New Psychiatric Diagnoses for a New Millennium

Revising the standard diagnostic manual for 2012 means revising our notions of mental normality

The world’s changed a lot since 1994, and some of the signs of modern times — obesity, Internet addiction – may find their way into the book that describes — and guides diagnosis of — psychiatric disorders. The latest Diagnostic and Statistical Manual of Mental Disorders, better known as DSM-V, will be landing with a massive thunk on physicians’ and researchers’ desktops in 2012, but until then, the American Psychiatric Association still has a lot of work to do in determining how the guide will be updated, the L.A. Times reports.

There are high stakes here – a DSM-sanctioned diagnosis can make a huge difference in treatment, insurance coverage, and perception of a disorder. But these are not easy decisions to make: “Some psychiatrists warn that the tome runs the risk of medicalizing the normal range of human behaviors; others vehemently argue that it must be broad enough to guide treatment of those who need it.” Homosexuality was listed as a disorder in the second edition; one of the issues that has been discussed for the fifth edition is whether bitterness could be considered a mental disorder.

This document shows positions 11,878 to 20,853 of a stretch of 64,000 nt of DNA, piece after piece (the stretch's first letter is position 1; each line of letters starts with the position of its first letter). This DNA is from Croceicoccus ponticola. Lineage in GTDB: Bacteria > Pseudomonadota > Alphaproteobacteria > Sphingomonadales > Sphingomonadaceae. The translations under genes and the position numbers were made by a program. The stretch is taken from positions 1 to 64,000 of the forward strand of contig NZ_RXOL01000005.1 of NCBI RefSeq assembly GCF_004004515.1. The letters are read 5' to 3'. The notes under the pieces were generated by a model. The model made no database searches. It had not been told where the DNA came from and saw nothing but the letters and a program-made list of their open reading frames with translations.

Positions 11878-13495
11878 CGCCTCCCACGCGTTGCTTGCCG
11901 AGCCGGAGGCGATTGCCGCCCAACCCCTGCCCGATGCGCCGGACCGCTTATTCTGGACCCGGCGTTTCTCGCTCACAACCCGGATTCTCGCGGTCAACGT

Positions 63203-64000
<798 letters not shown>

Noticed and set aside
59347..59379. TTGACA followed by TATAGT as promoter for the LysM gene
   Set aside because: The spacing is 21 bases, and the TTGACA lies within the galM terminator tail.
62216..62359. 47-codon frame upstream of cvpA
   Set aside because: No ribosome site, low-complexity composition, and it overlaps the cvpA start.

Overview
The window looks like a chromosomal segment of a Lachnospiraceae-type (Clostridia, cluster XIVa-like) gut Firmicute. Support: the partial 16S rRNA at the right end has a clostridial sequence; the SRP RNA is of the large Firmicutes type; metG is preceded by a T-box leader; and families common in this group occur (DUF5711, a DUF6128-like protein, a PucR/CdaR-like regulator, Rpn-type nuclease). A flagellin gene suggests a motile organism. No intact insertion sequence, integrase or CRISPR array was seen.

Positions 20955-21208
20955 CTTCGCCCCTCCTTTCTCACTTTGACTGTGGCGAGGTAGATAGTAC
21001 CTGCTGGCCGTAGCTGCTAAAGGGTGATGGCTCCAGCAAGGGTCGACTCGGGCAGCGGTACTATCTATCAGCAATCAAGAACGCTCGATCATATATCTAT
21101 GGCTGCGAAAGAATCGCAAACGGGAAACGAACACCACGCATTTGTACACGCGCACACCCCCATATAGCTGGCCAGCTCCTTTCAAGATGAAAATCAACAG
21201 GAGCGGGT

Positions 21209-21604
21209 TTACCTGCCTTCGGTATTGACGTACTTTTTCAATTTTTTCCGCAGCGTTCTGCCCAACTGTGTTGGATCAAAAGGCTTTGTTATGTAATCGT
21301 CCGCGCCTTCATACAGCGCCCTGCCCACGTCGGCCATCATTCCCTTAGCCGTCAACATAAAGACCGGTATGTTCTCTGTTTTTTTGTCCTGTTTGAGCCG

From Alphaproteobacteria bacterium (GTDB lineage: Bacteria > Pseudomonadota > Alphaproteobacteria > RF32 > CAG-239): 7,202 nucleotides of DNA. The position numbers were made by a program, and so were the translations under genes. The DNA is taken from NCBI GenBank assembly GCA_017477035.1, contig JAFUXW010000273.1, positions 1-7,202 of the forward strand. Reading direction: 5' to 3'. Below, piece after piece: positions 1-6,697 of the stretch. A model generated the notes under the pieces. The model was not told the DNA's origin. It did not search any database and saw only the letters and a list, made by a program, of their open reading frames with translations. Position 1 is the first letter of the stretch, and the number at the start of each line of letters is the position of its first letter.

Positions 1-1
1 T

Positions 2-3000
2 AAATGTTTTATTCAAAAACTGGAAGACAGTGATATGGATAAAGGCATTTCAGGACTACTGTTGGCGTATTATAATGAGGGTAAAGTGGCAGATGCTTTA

Since the last edition, researchers have developed a better understanding of the biological and genetic components of disorders. The new edition also is intended to describe people who suffer multiple disorders — or symptoms of multiple disorders. As in many other areas of medicine, the issue of pharmaceutical industry influence has raised its head, with some doctors concerned that the DSM-V could pave the way for more drug therapies.

[Via the L.A. Times]